|INSTITUTE FOR QUANTUM COMPUTING|
Best Paper Award goes to IQC researcher and collaborators
A landmark paper co-authored by IQC faculty member John Watrous and doctoral student Sarvagya Upadhyay has earned the prestigious Best Paper Award at the Symposium on Theory of Computing (STOC).
The paper, entitled QIP = PSPACE, was chosen from a field of 279 submissions and 79 finalists as having made the most significant contribution to theoretical computer science over the past year.
The paper earned the prize last week at the STOC conference in Cambridge, MA, for having provided a solution to a long-standing open problem. Another paper, "An improved LP-based approximation for steiner tree" by Jaroslaw Byrka, Fabrizio Grandoni, Thomas Rothvoß and Laura Sanità, share top honours.
The paper by Watrous and team resolved a decade-old problem in the theory of quantum computing by proving the equivalence of two collections of computational problems called QIP and PSPACE.
Watrous and collaborators Zhengeng Ji (Perimeter Institute), Sarvagya Upadhyay (IQC and David R. Cheriton School of Computer Science) and Rahul Jain (National University of Singapore) demonstrated that QIP is equivalent to PSPACE.
To understand the importance of their result, it is helpful to summarize some historical developments that pre-date quantum computing:
PSPACE (“polynomial space”) is the collection of all computational problems that can be solved by a computer whose memory usage scales according to some fixed power of the instance size. IP (“interactive proof”) designates the class of all computational problems whose solutions can be “verified” through an interaction with a “prover” agent that answers a series of challenge questions, in time bounded by a fixed power of the instance size.
A celebrated result of twenty years ago asserts that IP and PSPACE are in fact two descriptions of the same entity (any problem in PSPACE is in IP, and vice versa).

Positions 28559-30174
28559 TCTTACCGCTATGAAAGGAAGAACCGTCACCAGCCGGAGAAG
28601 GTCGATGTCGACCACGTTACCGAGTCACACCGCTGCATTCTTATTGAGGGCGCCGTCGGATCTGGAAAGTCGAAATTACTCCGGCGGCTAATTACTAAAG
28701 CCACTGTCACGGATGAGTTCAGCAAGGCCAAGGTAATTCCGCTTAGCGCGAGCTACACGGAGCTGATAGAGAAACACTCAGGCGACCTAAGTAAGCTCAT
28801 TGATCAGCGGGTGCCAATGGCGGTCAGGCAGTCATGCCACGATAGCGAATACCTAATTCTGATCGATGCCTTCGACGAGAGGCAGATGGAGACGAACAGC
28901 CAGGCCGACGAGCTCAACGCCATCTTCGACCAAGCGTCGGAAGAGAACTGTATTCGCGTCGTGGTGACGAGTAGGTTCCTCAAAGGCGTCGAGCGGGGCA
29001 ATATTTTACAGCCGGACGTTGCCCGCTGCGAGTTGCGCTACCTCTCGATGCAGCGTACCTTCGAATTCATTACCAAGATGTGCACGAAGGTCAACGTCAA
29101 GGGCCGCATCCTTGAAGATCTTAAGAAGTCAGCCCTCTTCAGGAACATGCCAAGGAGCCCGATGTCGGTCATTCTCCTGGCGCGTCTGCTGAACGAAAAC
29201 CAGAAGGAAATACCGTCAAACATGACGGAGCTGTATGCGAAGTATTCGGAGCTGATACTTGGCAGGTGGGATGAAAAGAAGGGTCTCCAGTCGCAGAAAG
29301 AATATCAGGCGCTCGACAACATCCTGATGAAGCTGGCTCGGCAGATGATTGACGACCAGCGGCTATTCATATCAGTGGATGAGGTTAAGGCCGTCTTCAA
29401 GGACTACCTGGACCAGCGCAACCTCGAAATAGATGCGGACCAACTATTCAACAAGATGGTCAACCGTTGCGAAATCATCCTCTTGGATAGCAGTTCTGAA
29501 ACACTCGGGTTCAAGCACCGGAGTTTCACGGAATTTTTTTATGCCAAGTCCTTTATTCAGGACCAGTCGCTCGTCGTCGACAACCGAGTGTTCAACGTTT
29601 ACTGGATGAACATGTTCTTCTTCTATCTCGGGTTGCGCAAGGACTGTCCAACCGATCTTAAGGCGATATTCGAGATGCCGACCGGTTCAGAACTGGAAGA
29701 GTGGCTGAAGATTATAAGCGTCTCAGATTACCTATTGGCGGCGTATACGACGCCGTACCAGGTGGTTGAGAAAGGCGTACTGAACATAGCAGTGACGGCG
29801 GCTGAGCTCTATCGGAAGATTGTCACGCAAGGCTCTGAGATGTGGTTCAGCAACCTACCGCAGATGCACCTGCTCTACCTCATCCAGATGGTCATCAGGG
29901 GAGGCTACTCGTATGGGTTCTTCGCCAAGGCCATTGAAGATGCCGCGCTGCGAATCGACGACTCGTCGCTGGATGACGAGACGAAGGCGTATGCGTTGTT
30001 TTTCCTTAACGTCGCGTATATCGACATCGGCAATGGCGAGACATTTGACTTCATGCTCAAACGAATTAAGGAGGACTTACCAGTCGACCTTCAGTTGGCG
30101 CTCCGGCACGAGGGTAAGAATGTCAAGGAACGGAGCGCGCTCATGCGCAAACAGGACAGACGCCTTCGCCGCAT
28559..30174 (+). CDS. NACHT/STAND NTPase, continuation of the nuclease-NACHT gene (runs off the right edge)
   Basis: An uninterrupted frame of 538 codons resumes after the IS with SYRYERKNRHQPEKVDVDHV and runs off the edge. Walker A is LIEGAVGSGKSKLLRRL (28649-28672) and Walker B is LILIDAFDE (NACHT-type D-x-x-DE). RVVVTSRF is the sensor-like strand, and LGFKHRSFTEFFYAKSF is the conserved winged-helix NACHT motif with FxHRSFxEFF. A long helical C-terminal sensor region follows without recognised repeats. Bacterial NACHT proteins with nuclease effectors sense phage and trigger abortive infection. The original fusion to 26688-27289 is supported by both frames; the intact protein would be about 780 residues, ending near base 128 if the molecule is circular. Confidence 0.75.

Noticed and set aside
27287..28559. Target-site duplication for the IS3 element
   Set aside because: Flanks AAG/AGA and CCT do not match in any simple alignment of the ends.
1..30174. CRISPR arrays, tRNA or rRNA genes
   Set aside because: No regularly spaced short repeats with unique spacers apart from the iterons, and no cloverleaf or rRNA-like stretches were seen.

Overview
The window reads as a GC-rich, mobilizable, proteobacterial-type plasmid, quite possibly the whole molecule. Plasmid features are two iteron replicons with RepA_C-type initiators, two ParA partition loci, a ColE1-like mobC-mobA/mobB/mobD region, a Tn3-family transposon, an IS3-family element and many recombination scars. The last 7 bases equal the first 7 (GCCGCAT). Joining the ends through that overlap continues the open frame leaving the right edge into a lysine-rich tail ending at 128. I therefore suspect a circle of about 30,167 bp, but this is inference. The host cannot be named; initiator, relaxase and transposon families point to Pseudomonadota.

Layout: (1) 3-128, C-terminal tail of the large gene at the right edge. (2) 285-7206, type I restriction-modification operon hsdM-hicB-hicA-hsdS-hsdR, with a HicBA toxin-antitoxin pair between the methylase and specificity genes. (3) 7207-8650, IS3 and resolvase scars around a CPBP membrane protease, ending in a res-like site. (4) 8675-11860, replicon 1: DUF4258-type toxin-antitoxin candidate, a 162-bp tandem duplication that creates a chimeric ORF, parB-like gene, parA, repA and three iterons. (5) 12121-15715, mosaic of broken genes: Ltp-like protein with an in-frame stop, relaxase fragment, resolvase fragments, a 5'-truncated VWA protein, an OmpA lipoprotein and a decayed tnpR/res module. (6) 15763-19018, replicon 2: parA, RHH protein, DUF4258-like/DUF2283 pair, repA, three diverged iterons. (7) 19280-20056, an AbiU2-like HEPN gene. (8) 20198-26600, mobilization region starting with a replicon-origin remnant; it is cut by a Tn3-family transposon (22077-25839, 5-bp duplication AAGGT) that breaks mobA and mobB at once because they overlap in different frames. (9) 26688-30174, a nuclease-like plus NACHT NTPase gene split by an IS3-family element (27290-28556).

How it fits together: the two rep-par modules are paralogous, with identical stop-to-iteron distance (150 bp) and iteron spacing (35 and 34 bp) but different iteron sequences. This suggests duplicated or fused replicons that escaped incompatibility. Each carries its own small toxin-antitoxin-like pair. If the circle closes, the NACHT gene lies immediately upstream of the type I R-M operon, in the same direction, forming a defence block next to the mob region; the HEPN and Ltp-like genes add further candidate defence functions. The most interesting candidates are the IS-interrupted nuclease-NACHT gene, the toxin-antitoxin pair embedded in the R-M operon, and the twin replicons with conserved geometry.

Watrous was among the first researchers to investigate the quantum analogue of IP, namely QIP. Although he and his collaborators uncovered several interesting properties of QIP, its true relationship to PSPACE remained a mystery until Jain, Ji, Upadhyay and Watrous demonstrated their equivalence last summer.
Explained Watrous: “We want to understand the impact of quantum information on the way we classify the inherent difficulty of computational problems. In the case of interactive proof systems, we now have an answer: quantum information doesn’t actually have any effect at all on the class of problems they define.”
Congratulations to Watrous and his team for this breakthrough and the well-deserved recognition.
Founded in 2002, the mission of the Institute for Quantum Computing (IQC) is to aggressively explore and advance the application of quantum mechanical systems to a vast array of relevant information processing techniques.
A part of the University of Waterloo, Waterloo, Ont., Canada, IQC creates a truly unique environment fostering cutting-edge research and collaboration between researchers in the areas of computer, engineering, mathematical and physical sciences.
At the time of this release, IQC has 17 faculty members, 22 postdoctoral fellows and over 55 students and research assistants, as well as a support staff of 18.
The Institute for Quantum Computing acknowledges the support of the Government of Canada through Industry Canada and the Government of Ontario through the Ministry of Research and Innovation.
To find out more about the Institute for Quantum Computing, please visit www.iqc.ca